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Cauldron of crises leave Trump with no reason to celebrate this Fourth of July

Robert Schmuhl


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Losing ground: Mike Harris, a retired truck driver and registered Republican, shares his views about US President Donald Trump with motorists heading toward Mount Rushmore National Monument for an Independence Day fireworks display. Photo: Getty Images

Losing ground: Mike Harris, a retired truck driver and registered Republican, shares his views about US President Donald Trump with motorists heading toward Mount Rushmore National Monument for an Independence Day fireworks display. Photo: Getty Images

Getty Images

Losing ground: Mike Harris, a retired truck driver and registered Republican, shares his views about US President Donald Trump with motorists heading toward Mount Rushmore National Monument for an Independence Day fireworks display. Photo: Getty Images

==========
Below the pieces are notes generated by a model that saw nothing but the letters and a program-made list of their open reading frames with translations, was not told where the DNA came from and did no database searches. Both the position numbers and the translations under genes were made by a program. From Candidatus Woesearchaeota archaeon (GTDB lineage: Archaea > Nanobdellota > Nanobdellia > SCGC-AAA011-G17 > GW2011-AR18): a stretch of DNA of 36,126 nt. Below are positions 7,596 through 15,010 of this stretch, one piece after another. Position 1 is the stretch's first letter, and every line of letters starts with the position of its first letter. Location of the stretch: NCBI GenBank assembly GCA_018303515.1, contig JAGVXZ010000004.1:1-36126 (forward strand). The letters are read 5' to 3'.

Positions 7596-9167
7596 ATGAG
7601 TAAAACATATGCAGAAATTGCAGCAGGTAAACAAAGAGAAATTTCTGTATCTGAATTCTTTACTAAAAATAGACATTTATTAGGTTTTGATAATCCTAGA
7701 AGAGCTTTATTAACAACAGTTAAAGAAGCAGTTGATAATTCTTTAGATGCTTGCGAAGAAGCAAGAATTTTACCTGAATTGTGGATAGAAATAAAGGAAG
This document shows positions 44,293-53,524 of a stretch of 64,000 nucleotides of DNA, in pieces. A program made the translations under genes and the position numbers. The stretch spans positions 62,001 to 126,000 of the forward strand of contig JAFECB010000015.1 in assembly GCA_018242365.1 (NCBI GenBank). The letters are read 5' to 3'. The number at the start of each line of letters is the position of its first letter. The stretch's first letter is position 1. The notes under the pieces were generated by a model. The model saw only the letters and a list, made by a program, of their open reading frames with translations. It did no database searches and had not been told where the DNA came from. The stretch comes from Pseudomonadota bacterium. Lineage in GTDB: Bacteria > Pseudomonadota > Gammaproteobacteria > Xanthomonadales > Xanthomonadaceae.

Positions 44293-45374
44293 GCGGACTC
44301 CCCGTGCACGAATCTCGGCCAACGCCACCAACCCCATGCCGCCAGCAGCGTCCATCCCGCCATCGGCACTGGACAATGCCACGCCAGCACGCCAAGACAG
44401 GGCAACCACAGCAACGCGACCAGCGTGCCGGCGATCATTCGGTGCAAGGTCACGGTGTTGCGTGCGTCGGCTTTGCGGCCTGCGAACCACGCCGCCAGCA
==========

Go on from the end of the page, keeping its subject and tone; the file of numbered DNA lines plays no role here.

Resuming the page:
After weeks of unending tribulations, Donald Trump arrives at America's Independence Day celebrations with an ominous political cloud obscuring the pyrotechnics of today's traditional fireworks.

He and his supporters confront a stark question: Will this be his last July 4 as US president?

Throughout his first three White House years, the mogul-media celebrity dodged a full-blown crisis, a dilemma with national implications. He, of course, was impeached by the House of Representatives but that resulted from a self-inflicted wound: withholding military assistance from Ukraine in exchange for political intelligence. What happened then wasn't really a public emergency, such as the 2001 terrorist attacks of September 11 or the Cuban missile crisis in 1962.